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F&N Sarsi

With D’s fel­low­ship exams com­ing up, we took our exped­i­tions for dif­fer­ent brands of sar­sa­parilla closer to home (or the loc­al Asian gro­cery), so start­ing with the A&W Sarsaparilla is a series of sar­sparilla brands impor­ted from Asian where it’s more com­monly called sar­si, a sar­sa­parilla-based soft drink.

This here is F&N Sarsi impor­ted from Malaysia.

The bever­age is well-car­bon­ated with a trans­lu­cent medi­um brown col­our, much light­er than the almost opaque brown-black of Western sar­sparil­las, with a sweet and acid­ic medi­cin­al nose. Consumed ice-cold, the sweet­ness is heavy in the head, recall­ing rock sug­ar, before prom­in­ent win­ter­green fla­vours devel­op with intens­ity in the body towards the fin­ish and return to the rock sug­ar sweet­ness in the after­taste.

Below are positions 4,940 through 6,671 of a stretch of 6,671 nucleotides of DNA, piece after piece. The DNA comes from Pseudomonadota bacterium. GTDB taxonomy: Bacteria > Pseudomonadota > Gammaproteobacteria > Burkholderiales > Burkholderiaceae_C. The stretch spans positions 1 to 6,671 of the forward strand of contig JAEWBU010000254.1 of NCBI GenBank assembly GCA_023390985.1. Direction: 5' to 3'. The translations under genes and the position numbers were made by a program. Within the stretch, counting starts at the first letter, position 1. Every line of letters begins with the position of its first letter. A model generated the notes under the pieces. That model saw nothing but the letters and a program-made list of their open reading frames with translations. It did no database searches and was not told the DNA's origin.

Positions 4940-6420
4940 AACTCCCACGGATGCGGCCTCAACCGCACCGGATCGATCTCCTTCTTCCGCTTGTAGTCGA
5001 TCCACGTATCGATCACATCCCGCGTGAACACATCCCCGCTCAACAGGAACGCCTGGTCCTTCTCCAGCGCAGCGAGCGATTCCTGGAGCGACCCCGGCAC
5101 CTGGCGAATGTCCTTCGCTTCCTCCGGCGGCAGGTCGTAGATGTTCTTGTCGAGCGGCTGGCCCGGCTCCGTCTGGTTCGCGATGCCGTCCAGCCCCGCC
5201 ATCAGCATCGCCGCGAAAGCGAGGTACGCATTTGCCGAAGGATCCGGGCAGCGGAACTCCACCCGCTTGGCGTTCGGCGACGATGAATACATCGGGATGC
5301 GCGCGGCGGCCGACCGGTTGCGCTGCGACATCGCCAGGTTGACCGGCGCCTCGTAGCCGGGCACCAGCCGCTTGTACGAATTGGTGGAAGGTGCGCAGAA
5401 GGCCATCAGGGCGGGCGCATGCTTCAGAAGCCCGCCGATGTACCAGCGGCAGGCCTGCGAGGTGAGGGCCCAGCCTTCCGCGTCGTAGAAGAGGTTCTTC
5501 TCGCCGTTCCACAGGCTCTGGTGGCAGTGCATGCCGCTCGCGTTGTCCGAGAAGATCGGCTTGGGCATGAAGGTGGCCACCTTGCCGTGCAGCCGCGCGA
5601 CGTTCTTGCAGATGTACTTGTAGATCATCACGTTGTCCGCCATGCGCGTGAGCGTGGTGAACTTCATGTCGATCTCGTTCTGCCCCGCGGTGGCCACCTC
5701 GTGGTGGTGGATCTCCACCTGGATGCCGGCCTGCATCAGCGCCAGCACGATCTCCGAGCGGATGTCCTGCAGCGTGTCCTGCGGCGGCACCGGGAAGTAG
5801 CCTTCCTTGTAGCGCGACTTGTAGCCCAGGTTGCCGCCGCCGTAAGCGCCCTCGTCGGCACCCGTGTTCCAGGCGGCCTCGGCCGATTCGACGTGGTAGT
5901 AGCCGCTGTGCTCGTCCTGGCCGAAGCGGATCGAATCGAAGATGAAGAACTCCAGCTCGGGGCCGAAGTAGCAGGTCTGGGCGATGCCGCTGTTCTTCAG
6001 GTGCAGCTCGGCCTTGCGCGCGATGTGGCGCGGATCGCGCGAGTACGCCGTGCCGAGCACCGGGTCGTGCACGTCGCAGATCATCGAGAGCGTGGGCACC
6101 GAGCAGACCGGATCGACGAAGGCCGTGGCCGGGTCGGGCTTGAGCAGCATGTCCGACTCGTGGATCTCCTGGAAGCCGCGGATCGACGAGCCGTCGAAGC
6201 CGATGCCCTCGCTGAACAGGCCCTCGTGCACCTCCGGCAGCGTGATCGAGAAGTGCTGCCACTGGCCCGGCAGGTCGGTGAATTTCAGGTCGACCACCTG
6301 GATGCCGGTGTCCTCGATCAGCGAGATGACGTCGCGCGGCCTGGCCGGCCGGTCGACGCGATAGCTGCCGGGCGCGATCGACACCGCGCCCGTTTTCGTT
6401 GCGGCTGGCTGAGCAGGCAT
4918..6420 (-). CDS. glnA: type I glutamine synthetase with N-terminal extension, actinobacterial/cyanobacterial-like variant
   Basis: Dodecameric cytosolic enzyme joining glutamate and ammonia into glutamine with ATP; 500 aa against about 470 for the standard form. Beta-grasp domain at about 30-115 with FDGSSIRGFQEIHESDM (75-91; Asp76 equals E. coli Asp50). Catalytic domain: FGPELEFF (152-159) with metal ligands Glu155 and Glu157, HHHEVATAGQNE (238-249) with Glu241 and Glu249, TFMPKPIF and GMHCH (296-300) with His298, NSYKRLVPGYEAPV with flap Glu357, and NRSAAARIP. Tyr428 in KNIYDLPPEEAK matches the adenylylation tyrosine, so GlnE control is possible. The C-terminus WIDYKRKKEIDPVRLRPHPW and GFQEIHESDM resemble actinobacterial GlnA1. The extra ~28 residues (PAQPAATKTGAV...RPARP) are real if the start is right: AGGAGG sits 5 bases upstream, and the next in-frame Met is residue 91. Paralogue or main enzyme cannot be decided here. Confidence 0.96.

There are none of the car­a­mel, vanilla or liquorice of Western sar­sparilla. Indeed, the win­ter­green notes are even more pro­nounced than in the A&W Sarsaparilla. And if that one had the taste of sweetened Voltaren gel, then this one by F&N has the sweetened taste of the more intensely scen­ted Tiger Balm White, which is 15% win­ter­green oil. Whereas Western sar­sa­parilla has a pleas­ant medi­cin­al fla­vour like the kind that can be inges­ted, this is the second Asian sar­si that has an unpleas­ant medi­cin­al fla­vour like the kind that comes with warn­ings for ‘extern­al use only’. Medicinal fla­vour aside, this Sarsaparilla was also overly sweet and made Schweppes taste barely sweetened when com­pared side by side.

Perhaps I’ll have more luck with sar­si from out­side Malaysia? Or is sar­si closer to root bear than sar­sa­parilla?

This can of F&N Sarsi con­tained 330ml. It was bottled in Malaysia and pur­chased in Sydney, Australia in 2017.